Belfast Telegraph

Celtic charged by Uefa over 'IRA' banner at Blues match

By Cate McCurry

An investigation is under way into a paramilitary-style banner unveiled by Celtic supporters during their Champions League qualifier against Linfield on Wednesday night.

The banner showed an image of a person dressed in a paramilitary-style uniform of beret, dark glasses and military jumper with an Easter lily badge.

The badge is a well-known republican symbol commemorating the 1916 Easter Rising.

The banner was held up by fans next to another depicting Celtic manager Brendan Rodgers with the slogan 'Rodgers at work' - a play on pro-IRA 'Sniper at work' signs which used to be commonplace in republican areas.

It comes after the first-leg match in Belfast was marred by incidents including Linfield fans throwing objects and invading the pitch and Celtic's Leigh Griffiths allegedly provoking spectators.

Following Wednesday night's game the Glasgow giants have been hit with three charges by Uefa, including one relating to an illicit banner.

The other charges relate to a kit infringement and the blocking of stairways in the stadium.

DUP MP Gregory Campbell called for Celtic and Uefa to take decisive action.

He said: "Once again a small section of Celtic supporters were engaged in the glorification of terrorism and deliberately provocative behaviour.

"The display of a banner depicting an IRA terrorist and another equating their manager Brendan Rodgers to an IRA sniper cannot be excused. I am sure Brendan Rodgers would not wish to be associated with this behaviour."

Speaking after the game, Mr Rodgers said he hadn't been aware of the banners.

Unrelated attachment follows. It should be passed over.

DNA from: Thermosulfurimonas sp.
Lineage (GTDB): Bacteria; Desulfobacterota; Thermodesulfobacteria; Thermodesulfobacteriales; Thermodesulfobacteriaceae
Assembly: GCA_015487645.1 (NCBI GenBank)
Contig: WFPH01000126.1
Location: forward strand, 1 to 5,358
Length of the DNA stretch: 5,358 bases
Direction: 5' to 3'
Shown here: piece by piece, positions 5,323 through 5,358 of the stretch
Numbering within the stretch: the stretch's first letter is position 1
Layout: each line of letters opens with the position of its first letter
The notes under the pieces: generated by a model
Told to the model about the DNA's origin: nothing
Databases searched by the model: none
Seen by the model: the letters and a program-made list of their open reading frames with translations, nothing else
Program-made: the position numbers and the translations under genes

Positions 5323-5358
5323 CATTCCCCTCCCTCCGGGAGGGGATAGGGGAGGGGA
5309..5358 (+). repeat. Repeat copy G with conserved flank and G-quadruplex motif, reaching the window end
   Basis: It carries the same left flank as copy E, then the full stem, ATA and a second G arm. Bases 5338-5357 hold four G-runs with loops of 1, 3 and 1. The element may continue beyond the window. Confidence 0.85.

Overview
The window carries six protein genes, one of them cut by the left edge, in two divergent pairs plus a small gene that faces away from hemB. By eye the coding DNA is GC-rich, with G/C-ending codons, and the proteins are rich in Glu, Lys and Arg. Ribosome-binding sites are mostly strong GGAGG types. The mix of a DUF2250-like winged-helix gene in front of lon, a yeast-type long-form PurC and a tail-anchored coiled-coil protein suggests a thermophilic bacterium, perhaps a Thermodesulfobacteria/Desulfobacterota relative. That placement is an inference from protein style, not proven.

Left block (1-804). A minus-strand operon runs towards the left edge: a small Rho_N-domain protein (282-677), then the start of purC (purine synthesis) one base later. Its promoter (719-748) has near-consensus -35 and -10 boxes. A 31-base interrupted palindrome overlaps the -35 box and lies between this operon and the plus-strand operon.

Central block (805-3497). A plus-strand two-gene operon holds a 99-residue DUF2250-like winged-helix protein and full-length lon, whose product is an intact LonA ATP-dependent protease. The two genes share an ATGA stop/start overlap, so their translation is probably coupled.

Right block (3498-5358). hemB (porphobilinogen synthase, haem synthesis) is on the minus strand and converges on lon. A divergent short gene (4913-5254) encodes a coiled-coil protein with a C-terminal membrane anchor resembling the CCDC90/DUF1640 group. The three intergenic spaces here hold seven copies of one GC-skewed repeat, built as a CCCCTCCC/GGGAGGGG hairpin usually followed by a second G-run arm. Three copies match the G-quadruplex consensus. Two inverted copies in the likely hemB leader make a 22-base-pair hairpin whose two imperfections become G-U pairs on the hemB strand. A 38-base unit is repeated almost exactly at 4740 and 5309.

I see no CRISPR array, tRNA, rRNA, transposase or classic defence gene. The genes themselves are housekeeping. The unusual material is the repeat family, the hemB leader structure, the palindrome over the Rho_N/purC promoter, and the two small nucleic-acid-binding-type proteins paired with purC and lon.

He told journalists that he had been focusing on the match and when asked if he had seen the banners, he said: "I didn't, no. Fortunately, I'm just one of these guys that just concentrates on football."

The banners were displayed ny the Green Brigade, the club's controversial 'ultras'.

Celtic issued a statement saying: "Any support for a paramilitary or proscribed terrorist organisation has no place at Celtic Park. The club has been consistent in condemning such conduct on the very few occasions in the past when it has occurred at Celtic Park. It is unfortunate that such a small minority of the crowd at Celtic Park behaved in such a way."

It is not the first time the club has been fined for breaking the rules. Last year the Parkhead side had to pay out €10,000 (£8,960) after Palestinian flags were displayed in a match against Israeli club Hapoel Beer-Sheva.

Celtic were previously fined €50,000 (£42,000) in 2013 after the same group of supporters displayed a banner depicting IRA hunger striker Bobby Sands and 'Braveheart' William Wallace.

UUP MLA Andy Allen said: "The Scottish FA and Uefa must take action and Celtic needs to root these people out. Terrorist displays have no place in any football ground and Celtic should not tolerate this type of behaviour.

"Decent Celtic fans will be absolutely sickened and appalled by these incidents."

The case will be dealt with by the Uefa control, ethics and disciplinary body next Friday (July 28).

Meanwhile, Linfield have been given a €10,000 (£8,960) fine after a bottle of Buckfast, among other objects, were thrown at Celtic striker Griffiths during the first leg tie at Windsor Park.

Uefa has also ordered the partial closure of Windsor Park for one European game, specifically the South Stand lower section from where the missiles emanated.

A fan in this section ran on to the pitch at the end of the game before being apprehended by police.

Griffiths has also been punished, receiving a one match ban.

He was charged with provoking spectators for tying a Celtic scarf to a goalpost following his side's 2-0 victory on July 14.

Celtic were fined €4,500 (£4,037) for the offence.

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